3 Requirements of a Good Landlord

Being a landlord doesn’t only involve having spare premises that you can rent out. It can also mean looking into your responsibilities and making sure that everything is in good working order.

This way, you may be able to retain tenants who will treat your property with the utmost care. Failure to comply with legislation, or make timely repairs, could see you losing tenants frequently, which will inhibit your ability to gain revenue from these homes or buildings.

Look After the Boiler

When moving into a property, the last thing a tenant may want to find is that they have no access to heating or hot water, especially if it is cold or they have young children. It can be good practice to ensure that regular servicing is undertaken, so that you know the boiler is in good working condition. The differences in answers you will find between ‘how much is a new boiler’ and ‘how much is boiler servicing’ may also help to motivate you to check this annually. If you do need to replace the boiler, it could be a good idea to opt for one that is simple to use, so that tenants are able to adjust temperatures and times easily. Choosing an engineer who is fully qualified is also imperative to maintaining its condition.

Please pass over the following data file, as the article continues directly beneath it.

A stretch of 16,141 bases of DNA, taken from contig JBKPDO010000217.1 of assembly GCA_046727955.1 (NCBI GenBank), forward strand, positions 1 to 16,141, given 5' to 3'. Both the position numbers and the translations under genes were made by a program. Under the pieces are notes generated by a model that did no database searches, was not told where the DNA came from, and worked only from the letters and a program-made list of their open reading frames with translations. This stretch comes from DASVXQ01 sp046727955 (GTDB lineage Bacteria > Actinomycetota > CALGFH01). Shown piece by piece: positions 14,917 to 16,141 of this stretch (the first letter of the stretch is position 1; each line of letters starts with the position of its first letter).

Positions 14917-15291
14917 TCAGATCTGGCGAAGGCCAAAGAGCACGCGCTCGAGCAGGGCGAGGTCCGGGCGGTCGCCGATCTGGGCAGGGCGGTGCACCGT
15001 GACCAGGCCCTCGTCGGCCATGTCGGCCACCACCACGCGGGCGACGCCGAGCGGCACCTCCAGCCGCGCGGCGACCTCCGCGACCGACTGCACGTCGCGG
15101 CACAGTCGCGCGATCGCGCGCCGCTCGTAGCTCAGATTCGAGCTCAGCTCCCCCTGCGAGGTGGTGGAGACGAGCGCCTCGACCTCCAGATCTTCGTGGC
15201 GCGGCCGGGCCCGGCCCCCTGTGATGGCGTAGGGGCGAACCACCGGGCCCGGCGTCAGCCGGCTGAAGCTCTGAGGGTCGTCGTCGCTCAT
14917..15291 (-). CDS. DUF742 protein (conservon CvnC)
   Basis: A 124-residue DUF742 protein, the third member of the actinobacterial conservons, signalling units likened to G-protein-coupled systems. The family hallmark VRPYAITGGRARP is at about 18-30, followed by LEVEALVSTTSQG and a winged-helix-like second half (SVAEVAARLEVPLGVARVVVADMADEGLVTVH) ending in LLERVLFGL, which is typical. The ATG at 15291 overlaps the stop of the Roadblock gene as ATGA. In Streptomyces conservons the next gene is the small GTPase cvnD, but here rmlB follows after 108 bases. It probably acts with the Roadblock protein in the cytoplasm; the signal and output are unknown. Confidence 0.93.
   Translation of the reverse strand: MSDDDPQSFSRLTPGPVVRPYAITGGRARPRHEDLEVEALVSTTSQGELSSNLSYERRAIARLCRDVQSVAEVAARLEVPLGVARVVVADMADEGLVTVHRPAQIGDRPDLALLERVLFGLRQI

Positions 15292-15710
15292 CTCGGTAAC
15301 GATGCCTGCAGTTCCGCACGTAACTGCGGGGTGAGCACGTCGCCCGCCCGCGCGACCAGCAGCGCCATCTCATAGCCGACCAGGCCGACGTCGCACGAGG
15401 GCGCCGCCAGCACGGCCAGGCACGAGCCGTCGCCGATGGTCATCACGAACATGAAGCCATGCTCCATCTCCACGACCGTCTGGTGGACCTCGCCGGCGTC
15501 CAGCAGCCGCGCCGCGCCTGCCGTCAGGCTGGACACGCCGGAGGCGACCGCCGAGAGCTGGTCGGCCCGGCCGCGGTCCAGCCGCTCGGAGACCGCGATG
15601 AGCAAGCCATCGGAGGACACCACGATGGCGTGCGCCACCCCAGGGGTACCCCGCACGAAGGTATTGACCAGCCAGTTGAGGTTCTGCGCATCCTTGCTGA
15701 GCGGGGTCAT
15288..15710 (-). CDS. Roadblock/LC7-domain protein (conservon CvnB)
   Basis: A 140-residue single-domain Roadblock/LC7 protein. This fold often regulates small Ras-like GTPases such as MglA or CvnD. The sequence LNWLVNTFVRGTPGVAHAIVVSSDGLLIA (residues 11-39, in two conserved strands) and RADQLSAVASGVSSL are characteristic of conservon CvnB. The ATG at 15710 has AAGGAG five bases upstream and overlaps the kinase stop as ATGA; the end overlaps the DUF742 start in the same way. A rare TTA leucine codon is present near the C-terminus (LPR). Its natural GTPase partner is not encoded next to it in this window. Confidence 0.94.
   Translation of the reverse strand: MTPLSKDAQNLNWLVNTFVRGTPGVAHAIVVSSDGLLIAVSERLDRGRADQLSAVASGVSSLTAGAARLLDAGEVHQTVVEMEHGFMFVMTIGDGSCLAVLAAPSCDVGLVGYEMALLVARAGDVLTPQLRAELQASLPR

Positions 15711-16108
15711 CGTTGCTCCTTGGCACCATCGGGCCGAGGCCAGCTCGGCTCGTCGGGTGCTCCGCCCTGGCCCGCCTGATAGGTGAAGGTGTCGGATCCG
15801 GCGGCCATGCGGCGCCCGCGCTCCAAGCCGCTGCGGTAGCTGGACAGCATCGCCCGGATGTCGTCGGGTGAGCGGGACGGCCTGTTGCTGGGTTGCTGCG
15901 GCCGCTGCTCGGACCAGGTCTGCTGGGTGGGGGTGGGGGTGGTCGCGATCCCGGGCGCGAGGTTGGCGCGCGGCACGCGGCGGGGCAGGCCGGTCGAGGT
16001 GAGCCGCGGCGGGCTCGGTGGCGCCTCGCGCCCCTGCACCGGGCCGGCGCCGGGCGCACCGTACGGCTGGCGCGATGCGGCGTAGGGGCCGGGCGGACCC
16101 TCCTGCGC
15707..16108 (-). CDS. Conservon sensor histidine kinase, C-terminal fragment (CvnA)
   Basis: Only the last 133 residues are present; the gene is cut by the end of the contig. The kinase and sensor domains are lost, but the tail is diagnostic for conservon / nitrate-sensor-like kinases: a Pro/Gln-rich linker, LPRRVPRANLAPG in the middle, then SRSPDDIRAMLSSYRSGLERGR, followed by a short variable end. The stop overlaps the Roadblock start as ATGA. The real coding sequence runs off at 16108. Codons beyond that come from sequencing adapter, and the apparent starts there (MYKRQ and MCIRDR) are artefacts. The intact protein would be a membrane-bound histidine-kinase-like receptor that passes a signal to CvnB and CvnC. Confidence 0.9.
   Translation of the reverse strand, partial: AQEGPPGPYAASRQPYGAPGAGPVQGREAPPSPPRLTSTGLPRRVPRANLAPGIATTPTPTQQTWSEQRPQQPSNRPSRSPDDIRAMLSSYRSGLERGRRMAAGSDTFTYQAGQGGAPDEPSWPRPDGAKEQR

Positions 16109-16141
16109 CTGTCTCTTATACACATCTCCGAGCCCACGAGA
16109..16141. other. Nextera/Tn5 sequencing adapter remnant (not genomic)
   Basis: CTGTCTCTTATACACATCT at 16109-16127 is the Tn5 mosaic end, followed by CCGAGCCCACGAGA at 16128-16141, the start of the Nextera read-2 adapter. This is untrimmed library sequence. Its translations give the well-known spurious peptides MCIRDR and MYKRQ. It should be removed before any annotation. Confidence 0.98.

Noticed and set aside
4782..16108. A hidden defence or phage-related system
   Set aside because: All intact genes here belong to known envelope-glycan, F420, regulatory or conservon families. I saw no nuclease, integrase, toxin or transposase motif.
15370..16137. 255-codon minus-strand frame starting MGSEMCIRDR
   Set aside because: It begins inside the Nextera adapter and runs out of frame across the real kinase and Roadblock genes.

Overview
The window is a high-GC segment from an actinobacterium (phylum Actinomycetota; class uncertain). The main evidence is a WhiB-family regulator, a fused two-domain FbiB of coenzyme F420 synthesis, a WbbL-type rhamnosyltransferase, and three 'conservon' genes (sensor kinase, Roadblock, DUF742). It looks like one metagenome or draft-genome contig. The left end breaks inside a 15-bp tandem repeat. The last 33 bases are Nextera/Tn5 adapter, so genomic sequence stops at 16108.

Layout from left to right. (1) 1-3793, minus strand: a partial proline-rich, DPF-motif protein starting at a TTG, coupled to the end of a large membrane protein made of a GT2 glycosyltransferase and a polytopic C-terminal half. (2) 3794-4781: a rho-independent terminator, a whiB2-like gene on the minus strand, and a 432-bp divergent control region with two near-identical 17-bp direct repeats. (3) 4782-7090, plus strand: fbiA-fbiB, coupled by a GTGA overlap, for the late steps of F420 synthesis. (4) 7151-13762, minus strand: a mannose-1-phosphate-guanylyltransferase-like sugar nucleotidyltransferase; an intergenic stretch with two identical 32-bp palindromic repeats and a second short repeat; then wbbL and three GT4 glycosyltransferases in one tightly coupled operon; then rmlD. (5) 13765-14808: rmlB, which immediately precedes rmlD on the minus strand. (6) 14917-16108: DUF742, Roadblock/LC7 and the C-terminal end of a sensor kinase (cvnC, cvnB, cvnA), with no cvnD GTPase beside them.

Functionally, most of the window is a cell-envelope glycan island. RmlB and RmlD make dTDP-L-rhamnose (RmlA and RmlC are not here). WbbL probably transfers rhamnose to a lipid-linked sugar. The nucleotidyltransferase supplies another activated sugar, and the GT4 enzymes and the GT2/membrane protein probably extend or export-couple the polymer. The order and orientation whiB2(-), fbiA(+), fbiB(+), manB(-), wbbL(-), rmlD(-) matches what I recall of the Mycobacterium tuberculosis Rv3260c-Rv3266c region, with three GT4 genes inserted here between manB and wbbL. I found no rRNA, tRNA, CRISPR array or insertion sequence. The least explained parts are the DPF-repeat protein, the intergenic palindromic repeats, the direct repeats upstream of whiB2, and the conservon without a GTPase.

Communicate

Whether you liaise with tenants via an estate agent, or directly, is up to you. This may depend on how much you like to be involved with the inner workings of your property, as well as your own schedule. You may want to discuss some aspects of the property, such as tenancy inspections, with the tenants themselves, so that you can make it clear when you plan to visit, and ensure that the tenants will be home at this time. Direct communication can also be a good way to find out about repairs needed, if these are still your responsibility, as well as to build a good rapport between yourself and the people living in your building.

Be Fair

When contemplating raising rent prices, it could be a good idea to keep your tenants in mind. If you have had no issues with your current tenants, raising the rental price significantly may force them to search elsewhere. While you may want to make sure that being a landlord is still profitable for you, you might not want to run the risk of losing good tenants. Likewise, if your tenants fall into straits, you may want to show some level of leniency for a temporary period. An example of this could be that a tenant’s pay isn’t until the day after rent is due, so you might opt to waive fees as long as it is paid promptly that day.

Being a good landlord involves looking after your property, and avoiding any unfair changes. If work needs to be done on the house, it can be a good idea to give your tenants as much notice as possible.

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